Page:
Happy New Year everyone! 2014 was a great year for reading, especially after a somewhat lacklustre 2013. As I think back, it seems that this was a year for making much-needed changes, challenging myself, and trying new things. That made it a tough year, at times, but also an exciting one that sets the stage for an even better year in 2015 🙂

I can only hope that there’ll be just as many great books as I read in 2014. Here are my favourites, in the order that I read them: Continue reading

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Some basics of polytheism in The Inheritance Trilogy by N.K. Jemisin

You can find an absolutely amazing academic resource in Open Yale Courses, where you can download video or audio recordings of all the lectures for some of Yale University’s introductory courses, as well as the transcripts and reading lists of those lectures.

My favourite is RLST145: Introduction to the Old Testament (Hebrew Bible), by Professor Christine Hayes. I’m not religious, but I am interested in the bible as a literary, cultural and social text, and that’s exactly how this course approaches it (as opposed to treating it as scripture). I haven’t listened to all the lectures, but I’ve listened to the first few a couple of times, and they offer a fascinating perspective on the bible, with a ton of surprises. A lot of what I’ve learned from priests, Sunday-school teachers, and the well of Christian common-knowledge turned out to be wildly inaccurate if not completely false, like the idea that Adam was created before Eve and is therefore superior.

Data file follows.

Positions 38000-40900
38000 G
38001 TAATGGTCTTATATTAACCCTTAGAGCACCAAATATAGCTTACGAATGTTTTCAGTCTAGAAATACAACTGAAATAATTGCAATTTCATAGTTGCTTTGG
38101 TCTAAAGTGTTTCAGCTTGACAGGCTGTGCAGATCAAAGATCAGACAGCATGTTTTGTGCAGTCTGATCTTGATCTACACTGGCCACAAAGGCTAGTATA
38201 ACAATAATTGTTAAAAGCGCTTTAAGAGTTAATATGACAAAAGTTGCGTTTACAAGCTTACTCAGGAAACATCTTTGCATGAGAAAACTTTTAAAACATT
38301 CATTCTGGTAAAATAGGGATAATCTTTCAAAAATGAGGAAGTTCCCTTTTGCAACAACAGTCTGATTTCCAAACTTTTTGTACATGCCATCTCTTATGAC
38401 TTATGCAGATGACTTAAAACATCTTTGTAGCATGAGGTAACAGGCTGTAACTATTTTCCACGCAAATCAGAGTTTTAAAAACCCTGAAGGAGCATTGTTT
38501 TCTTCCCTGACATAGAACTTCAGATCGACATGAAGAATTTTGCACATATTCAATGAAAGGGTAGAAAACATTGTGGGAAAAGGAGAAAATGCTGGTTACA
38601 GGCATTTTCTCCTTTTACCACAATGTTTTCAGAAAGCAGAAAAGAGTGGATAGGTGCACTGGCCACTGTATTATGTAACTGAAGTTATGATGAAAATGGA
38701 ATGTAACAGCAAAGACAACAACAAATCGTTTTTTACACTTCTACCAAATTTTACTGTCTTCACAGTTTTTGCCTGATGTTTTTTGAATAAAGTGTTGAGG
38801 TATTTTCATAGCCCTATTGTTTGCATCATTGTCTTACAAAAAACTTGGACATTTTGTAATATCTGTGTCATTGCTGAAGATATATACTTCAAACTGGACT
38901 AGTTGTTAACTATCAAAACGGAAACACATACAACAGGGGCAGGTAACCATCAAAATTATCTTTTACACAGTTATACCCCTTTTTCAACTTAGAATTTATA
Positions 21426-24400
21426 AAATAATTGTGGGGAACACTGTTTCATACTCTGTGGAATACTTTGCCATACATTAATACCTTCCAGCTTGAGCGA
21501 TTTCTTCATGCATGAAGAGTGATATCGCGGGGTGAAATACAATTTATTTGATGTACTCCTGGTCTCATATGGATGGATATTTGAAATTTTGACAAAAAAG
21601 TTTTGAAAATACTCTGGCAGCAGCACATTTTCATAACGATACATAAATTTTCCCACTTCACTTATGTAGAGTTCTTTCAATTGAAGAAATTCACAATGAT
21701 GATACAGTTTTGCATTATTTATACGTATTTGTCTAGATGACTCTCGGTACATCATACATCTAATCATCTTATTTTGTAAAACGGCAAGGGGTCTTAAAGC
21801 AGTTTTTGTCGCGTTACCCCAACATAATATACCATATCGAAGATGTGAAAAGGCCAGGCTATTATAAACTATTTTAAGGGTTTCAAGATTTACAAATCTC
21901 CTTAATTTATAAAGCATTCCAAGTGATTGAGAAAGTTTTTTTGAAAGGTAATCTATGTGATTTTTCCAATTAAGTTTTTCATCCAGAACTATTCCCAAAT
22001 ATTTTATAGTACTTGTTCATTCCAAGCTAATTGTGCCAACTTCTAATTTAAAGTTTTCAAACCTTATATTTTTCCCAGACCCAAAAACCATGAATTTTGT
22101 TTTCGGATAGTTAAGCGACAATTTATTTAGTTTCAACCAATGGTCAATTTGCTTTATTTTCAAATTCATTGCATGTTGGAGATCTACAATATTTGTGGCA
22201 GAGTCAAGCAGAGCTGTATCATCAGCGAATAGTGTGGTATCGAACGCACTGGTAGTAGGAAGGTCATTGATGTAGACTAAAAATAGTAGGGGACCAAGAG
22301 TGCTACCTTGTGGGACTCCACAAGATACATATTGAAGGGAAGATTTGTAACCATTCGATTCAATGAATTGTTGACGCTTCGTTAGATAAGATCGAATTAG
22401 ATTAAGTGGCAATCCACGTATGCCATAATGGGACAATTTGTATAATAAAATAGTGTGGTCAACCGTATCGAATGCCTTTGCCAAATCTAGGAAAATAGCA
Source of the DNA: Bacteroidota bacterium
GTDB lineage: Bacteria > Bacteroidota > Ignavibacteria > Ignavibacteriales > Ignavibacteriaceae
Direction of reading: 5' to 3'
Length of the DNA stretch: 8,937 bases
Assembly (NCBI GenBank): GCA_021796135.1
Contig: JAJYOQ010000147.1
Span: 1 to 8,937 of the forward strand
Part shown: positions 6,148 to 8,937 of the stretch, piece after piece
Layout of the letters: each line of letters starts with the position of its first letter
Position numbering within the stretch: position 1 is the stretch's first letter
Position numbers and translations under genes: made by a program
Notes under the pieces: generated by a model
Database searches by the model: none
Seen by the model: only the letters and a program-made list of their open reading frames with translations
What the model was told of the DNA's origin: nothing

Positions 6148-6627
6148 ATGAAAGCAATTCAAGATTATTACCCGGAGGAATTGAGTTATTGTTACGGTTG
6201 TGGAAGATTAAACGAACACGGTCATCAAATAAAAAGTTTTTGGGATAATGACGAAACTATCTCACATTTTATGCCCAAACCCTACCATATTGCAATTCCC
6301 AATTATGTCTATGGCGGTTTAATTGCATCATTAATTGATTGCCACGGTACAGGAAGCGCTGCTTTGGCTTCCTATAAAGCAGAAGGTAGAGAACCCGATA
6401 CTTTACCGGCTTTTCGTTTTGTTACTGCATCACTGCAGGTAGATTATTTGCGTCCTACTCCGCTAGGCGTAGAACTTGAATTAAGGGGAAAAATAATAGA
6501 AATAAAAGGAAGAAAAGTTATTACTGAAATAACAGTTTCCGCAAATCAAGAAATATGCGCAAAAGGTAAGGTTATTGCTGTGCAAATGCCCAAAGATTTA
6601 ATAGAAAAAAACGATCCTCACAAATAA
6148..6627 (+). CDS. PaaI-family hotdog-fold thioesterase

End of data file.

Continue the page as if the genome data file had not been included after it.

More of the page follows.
Anyway, as some of you will remember, I recently did several fantastic read-alongs for The Inheritance Trilogy by N.K. Jemisin. In this trilogy, the gods, their histories, and ongoing lives play a major role. The other day I started listening to the Hebrew-Bible lectures again, and the second lecture kept reminding me of the novels. This lecture – The Hebrew Bible in Its Ancient Near Eastern Setting: Biblical Religion in Context – compares polytheism to monotheism, using the writings of Yehezkel Kaufmann. Kaufman’s theory was that the move from polytheism to monotheism was revolutionary rather than evolutionary because the two belief systems involve fundamentally different ideas about god(s) and the universe, rather than simply having a different number of gods.

This relates very strongly to fantasy, mythology, and the nature of god(s), which is why I kept linking it to Jemisin’s Inheritance Trilogy. It no doubt has relevance for other epic fantasy or other fiction where gods or their mythologies play a role; it’s just that this trilogy was foremost in my mind. In Jemisin’s world, the gods are real. Not only do they exist, some of them live among humans. For the reader, they’re major characters. Kaufmann’s theory isn’t perfect, and it doesn’t fit Jemisin’s world exactly, but it still provides an interesting framework for understanding her worldbuilding and characters.

It’s worth watching/listening to/reading the lecture in full, but I’ve picked out the main points about how polytheism differs from monotheism, and explained how they relate to The Inheritance Trilogy. I’ve kept it SPOILER-FREE, but please forgive any inaccuracies or lack of information as I didn’t re-read the books for this article, since I’d only just read them a few months ago. If you spot anything that needs to be corrected, let me know in the comments. Continue reading